GLORIA Symposia:

Module 8: Anaphylaxis
15 July 2006 from 8:20 a.m. – 9:20 a.m. in the TTSH Theatrette

Module 9: Diagnosis of IgE Sensitization
15 July 2006 from 10:40 a.m. – 11:40 a.m. in the TTSH Theatrette 

GLORIA Faculty: Cassim Motala, South Africa

New on the WAO Web Site

In WAO Conversations, hear Allen P. Kaplan share his informal ideas on the treatment of Urticaria. To hear the interview, click here.

We are pleased to announce two new Interactive Case Reviews that are based on Clinical Case Reports published in the ACII-JWAO.

  • "The approach to recurrent upper respiratory infections," presented by Patrick J. DeMarco and Richard F. Lockey
  • "Exercise -induced anaphylaxis," presented by Alexander T. Vu and Richard F. Lockey

To read the reviews, then make your diagnosis and learn if you agree with the experts, click here.

WAO Short-Term Research Fellowships Awarded

WAO has awarded three Short-Term Research Fellowships of $2,500 to enable young researchers to visit centers abroad and learn techniques to further their research programs. Congratulations to:

Eleonora Dehlink, Vienna, Austria who will visit Edda Fiebiger, Children's Hospital Boston, USA to further develop her project: Is Fc-epsilon-RI an antigen uptake/presentation receptor in the intestinal mucosa involved in the initiation of allergic immune responses in the gastro-intenstinal tract? An in-vivo approach.

Daniel P. Potaczek, Cracow, Poland who submitted an application to visit Hideoki Ogawa, Juntendo University School of Medicine, Tokyo where he will develop skills for his project: Genetic variability of alpha chain of high-affinity IgE receptor gene and its expression.

Dahlia Al-Ghoneimy, Cairo, Egypt who will study skin prick testing in the early diagnosis of atopy in infants and children, and the immunotherapeutic modalities. Her Fellowship will be hosted by G. Walter Canonica at DIMI, Genoa, Italy.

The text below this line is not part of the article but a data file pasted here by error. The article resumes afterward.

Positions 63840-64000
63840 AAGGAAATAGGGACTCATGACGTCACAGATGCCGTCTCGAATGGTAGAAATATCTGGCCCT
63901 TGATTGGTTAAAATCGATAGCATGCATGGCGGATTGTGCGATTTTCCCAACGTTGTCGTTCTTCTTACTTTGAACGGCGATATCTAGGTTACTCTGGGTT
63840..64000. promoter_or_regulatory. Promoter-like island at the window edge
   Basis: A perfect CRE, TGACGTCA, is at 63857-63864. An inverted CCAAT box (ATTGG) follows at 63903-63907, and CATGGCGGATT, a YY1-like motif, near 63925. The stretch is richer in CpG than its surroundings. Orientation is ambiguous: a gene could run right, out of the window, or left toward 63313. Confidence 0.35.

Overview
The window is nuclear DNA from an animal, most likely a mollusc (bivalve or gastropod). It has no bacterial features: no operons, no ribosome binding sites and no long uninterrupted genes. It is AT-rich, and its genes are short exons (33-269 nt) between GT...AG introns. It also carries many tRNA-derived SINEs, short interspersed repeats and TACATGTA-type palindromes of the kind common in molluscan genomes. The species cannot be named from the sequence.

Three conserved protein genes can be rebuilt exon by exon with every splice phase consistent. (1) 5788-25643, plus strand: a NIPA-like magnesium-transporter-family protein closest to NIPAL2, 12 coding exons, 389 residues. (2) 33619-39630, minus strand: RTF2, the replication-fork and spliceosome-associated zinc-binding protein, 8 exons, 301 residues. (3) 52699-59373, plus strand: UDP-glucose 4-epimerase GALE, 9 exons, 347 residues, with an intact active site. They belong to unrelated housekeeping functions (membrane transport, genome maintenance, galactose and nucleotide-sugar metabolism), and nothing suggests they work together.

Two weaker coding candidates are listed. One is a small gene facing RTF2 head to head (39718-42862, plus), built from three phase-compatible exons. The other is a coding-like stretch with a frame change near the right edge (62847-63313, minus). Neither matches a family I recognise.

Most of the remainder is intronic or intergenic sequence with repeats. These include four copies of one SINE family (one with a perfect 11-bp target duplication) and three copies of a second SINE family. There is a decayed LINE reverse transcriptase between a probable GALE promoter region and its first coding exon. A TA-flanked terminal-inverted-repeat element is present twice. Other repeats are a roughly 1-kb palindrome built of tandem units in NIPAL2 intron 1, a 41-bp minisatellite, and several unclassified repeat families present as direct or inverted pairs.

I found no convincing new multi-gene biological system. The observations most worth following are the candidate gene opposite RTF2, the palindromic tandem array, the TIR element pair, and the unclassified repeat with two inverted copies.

Sign up for On-Line Journal Subscription

WAO and Hogrefe & Huber Publishers are offering a limited number of free on-line subscriptions to Allergy & Clinical Immunology International - Journal of the World Allergy Organization for members in developing countries. If you are interested in receiving a complimentary, on-line subscription, please send an e-mail to info@worldallergy.org, noting "Free Journal Subscription" in the subject line, with the following details:

First name
Last name
Postal address
City, State/Province and postal code
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E-mail address
Name of Member Society


And In Other News

Allergy Book Review

Allergy and Asthma in Modern Society: A Scientific Approach
R. Crameri, Editor
2006 Karger
ISBN: 3-8055-8000-2

List Price: $167.25 USD
Available from: Karger Publishing

Reviewer:
Dr David Sutherland, FRACP
Nineways Specialist Clinic, Broadmeadow NSW 2292